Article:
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July/August 2011 - ‘‘Black’’ Light

Written by Administrator
Saturday, 02 July 2011 12:19

Many decades ago, the term ‘‘black light’’ has been “invented” when applied to electromagnetic radiation ranging from 180 to 400 nanometers.
Why “black light”? Probably, because it was understood that these wavelengths were physically similar to the visible light, though shorter: there were invisible to the human eyes.

Nowadays, ‘‘black light’’ shall be referred to as ‘‘ultraviolet (UV) light’’.
UV radiation is divided in three areas, respectively UV-A (315 nm-380/400 nm), UV-B (280 nm-315 nm) and UV-C (100 nm-280 nm).

For PT/MT indications viewing purposes, UV-A radiation is used in conjunction with fluorescent penetrants/MT detection media.

Anyway, many people around the world, even technical ones, still use the term of “black light’’ instead of ‘’UV-A light”.
They are reluctant to move as they argue ‘‘there are too many documents, standards, specifications, etc., in which the “black light” wording is used, to think of a new wording”.

First, once again, such people do not comply with the ISO standards, in which the “UV-A” wording has been standardized for at least a decade. “Well, the ISO standards may require what they want, we proceed as we like”, they say.

Second, being stubbornly stuck to so tiny “items” makes us think: “Why not come back to the good ol’times when a light meter (1) was used to measure "black light" sources performance”?

Such a change of wording may be processed progressively, first by informing training centres, certification bodies, auditors; then, every time a document (such as a specification or a standard) (2) is modified/revised/updated, use the right wording, with the old term in brackets, as scientific journals do with the International System of Units (SI) in papers: the SI figures come first, the Imperials/US units being put in brackets - at least, this is recommended, sometimes mandatory.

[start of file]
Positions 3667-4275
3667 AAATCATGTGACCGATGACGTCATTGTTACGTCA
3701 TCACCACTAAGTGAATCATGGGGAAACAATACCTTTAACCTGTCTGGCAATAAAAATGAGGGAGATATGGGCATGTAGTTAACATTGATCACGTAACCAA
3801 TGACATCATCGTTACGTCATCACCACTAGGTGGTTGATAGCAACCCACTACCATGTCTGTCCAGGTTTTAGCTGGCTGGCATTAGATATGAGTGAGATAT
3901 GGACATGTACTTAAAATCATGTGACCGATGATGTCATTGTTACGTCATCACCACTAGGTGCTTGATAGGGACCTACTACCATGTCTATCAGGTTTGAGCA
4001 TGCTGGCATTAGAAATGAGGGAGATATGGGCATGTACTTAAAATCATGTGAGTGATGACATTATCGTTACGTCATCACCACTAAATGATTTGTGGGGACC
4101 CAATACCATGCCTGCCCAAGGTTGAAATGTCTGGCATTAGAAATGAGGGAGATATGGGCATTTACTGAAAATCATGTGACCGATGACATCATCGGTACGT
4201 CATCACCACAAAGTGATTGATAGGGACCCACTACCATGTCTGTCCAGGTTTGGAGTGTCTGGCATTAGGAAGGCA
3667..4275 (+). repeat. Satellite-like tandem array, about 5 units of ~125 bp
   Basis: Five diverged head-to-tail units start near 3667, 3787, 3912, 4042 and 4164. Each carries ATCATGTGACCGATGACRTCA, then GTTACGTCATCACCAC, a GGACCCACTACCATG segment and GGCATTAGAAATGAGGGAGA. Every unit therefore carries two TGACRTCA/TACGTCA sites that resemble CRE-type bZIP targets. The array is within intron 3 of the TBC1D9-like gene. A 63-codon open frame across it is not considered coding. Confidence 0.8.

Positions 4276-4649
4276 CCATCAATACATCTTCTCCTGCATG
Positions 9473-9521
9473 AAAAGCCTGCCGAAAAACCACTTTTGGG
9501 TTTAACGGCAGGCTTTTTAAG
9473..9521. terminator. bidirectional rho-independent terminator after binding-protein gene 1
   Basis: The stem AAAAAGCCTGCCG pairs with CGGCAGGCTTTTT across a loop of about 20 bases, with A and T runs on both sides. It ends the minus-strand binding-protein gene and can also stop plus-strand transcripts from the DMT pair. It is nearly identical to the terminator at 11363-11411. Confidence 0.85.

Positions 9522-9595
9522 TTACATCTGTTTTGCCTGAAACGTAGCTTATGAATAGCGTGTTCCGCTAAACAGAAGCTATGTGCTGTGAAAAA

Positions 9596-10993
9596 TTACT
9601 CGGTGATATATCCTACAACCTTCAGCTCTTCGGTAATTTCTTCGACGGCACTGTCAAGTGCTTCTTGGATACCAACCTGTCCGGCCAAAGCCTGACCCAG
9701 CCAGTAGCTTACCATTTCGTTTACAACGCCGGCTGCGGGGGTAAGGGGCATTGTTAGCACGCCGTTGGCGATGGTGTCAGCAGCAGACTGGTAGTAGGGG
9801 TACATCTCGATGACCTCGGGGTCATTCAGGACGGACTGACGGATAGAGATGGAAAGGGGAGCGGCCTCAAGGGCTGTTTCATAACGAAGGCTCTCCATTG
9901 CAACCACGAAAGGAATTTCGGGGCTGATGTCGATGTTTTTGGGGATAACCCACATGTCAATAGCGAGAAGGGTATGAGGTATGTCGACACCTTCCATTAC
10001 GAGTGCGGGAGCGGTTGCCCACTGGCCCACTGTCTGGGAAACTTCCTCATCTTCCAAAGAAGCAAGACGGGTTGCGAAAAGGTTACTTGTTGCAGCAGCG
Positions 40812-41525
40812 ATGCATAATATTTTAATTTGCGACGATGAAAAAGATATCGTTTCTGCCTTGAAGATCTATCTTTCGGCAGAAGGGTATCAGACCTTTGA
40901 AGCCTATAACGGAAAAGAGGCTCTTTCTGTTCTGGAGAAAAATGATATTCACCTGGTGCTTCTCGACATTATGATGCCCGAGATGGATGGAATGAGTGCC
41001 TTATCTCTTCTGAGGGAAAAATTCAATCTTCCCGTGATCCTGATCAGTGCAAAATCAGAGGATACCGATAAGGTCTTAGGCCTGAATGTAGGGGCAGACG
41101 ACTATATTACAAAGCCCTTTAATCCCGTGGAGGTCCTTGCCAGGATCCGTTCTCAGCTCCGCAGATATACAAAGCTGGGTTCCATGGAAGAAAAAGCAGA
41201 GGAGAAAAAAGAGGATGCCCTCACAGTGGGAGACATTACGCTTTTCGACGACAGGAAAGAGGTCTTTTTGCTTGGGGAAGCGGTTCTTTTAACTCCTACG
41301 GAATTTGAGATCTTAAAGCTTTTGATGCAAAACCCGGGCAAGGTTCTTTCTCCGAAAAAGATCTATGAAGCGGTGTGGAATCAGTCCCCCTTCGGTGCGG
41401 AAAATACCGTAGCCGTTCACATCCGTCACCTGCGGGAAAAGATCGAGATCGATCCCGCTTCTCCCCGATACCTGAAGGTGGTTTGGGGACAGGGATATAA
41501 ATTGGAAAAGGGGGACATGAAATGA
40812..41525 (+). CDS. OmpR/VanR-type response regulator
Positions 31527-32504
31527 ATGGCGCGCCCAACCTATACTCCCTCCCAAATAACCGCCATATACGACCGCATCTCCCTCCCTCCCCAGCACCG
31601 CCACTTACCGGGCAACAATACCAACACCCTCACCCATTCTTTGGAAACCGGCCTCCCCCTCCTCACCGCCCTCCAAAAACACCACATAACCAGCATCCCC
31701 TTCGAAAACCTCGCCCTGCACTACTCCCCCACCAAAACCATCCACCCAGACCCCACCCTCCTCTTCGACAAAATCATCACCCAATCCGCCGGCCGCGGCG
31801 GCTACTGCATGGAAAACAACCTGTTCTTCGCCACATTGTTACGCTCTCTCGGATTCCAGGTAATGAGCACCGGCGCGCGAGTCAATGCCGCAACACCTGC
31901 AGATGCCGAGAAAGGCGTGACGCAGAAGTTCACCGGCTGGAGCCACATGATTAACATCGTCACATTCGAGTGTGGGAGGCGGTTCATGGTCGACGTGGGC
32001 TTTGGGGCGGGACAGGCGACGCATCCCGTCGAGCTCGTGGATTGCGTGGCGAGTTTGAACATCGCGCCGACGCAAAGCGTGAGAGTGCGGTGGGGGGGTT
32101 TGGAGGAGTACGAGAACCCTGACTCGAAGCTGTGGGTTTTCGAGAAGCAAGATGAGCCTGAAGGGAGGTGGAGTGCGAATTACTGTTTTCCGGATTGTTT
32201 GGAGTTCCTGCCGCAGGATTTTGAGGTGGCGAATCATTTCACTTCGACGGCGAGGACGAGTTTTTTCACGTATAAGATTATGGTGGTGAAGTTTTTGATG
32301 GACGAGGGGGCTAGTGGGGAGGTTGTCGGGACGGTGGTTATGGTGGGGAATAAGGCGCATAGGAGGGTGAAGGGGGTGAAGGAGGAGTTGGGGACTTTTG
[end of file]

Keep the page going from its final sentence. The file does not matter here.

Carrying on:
That is what we do in all of our papers written in English.
Along the time, changes come smoothly. Nevertheless, they are effective.

About SI units, we recommend you read our paper titled MT/PT Units: Follow the rules stop the mess, published in Materials Evaluation, Vol. 68, No. 5, 2010.
This paper was reproduced with permission, Materials Evaluation, ©American Society for Nondestructive Testing, on our Website (3)


(1) Pierre CHEMIN and Patrick DUBOSC: A reminiscence of ultraviolet radiation and visible light measurement, October, November and December 2008, on our Website:

(2) Patrick DUBOSC and Pierre CHEMIN will publish on this Website a paper titled Writing of standards and specifications, dealing with this topic.

(3) Pierre CHEMIN and Patrick DUBOSC, MT/PT units: Follow the rules: stop the mess, DPCNewsletter 026 – July 2010, on our Website:

Last Updated ( Saturday, 02 July 2011 12:33 )